All too often I hear from my attorney friends that they are working on a deal where the client is concerned about pre-transaction costs. So rather than recommend that a full due diligence be conducted, they take short cuts, especially when it comes to reputation and character. Maybe it’s a general search through Google to see if anything “negative pops up” or a low-cost commodity background check on an individual or entity.
Though these practices might save a client time and money up front and may appear to be sufficient, they are steeped in risk. When a company or individual investors are interested in acquiring another company or hiring a senior executive for a strategic position, the reputation and character of the entity and the key executive leadership should be a priority. Not knowing can have a devastating impact on financial performance – or worse – in the future.
War Stories: A Few Pre-transaction Fails and Near-disasters
I just asked a few of my colleagues in our investigations and due diligence practice to share one or two of the most salient examples of “fails” or near-misses in due diligence.
- One mid-market manufacturer investigating fraudulent invoices determined that it had been doing business with an individual who spent nearly 10 years in jail after his conviction for armed bank robbery.
- A professional sports player who entered into business with an acquaintance he met at the gym was surprised to find in a bankruptcy document that his new colleague had ties to the mob.
- An international energy and mining company on the verge of employing a new executive to lead core operations in remote regions of Asia and Africa scrapped their plans at the last minute when the only negative finding in an otherwise stellar due diligence report was the revelation of a sexual harassment case buried in a hard copy document erroneously filed in courthouse records.
Why is Reputation and Character Due Diligence Necessary?
Reputation and character due diligence identify a history of civil disputes, criminal records, questionable corporate governance, bankruptcies or claims by vendors or creditors for the entity and key executives. With the explosion of social media, how a company and individual represent themselves and their associated networks is crucial to any due diligence request. Not knowing the company’s and key executive leadership’s social media footprint can open up a web of complexity after a transaction that could so easily have been avoided. You’d be surprised at some of the things people post on their networks and the amount of information you can find just from someone’s Facebook page.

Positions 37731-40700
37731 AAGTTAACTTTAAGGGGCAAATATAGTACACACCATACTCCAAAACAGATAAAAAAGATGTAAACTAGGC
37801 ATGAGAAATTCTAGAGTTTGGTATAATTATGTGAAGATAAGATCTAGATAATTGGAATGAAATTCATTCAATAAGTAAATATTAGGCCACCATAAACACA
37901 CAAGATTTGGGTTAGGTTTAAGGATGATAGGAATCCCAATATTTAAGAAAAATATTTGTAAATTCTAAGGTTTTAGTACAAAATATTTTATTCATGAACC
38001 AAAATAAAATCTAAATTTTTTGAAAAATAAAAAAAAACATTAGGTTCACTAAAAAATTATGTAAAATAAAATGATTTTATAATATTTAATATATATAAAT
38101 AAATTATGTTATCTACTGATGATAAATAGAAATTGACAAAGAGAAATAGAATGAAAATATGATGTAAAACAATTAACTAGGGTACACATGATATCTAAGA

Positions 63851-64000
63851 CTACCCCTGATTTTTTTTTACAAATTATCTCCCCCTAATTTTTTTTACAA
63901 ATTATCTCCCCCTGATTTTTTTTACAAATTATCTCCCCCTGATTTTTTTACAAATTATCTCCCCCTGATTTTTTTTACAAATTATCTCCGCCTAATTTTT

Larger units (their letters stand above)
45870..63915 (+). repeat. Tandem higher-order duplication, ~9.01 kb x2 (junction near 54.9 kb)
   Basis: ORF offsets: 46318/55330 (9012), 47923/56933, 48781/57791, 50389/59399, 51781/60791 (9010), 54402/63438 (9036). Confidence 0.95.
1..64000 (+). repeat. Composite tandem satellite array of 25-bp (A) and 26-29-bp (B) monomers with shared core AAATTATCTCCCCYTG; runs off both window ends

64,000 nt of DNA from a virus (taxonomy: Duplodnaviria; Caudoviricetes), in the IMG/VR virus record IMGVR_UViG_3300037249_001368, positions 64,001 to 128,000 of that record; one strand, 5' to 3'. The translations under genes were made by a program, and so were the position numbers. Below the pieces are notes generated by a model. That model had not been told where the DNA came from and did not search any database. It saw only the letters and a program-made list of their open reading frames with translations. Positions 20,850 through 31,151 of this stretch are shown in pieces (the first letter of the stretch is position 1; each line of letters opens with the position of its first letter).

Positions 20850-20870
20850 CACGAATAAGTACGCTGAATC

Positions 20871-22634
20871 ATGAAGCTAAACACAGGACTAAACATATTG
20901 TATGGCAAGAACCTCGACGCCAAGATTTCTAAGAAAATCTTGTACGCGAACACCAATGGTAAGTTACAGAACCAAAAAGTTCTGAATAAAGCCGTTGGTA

Bottom Line: It’s Not Just about Time and Money. It’s about Risk.
I recommend taking a risk-based approach to transaction costs. Taking due care and carrying through with a well-structured due diligence process reduces the potential for future litigation, executive termination and loss of business opportunity costs associated with a merger gone wrong.
So yes: Google Search is fast and free, but it only provides links to information, which may not be accurate, complete or up-to-date. And while Google is a good way to instantly find low cost background searches, when it comes to pre-transactional due diligence on reputation and character, checking a few boxes and getting a green light back falls far short of the assurance required to best minimize or eliminate future costs associated with the deal.
This blog is for informational purposes only and does not constitute a legal opinion or advice.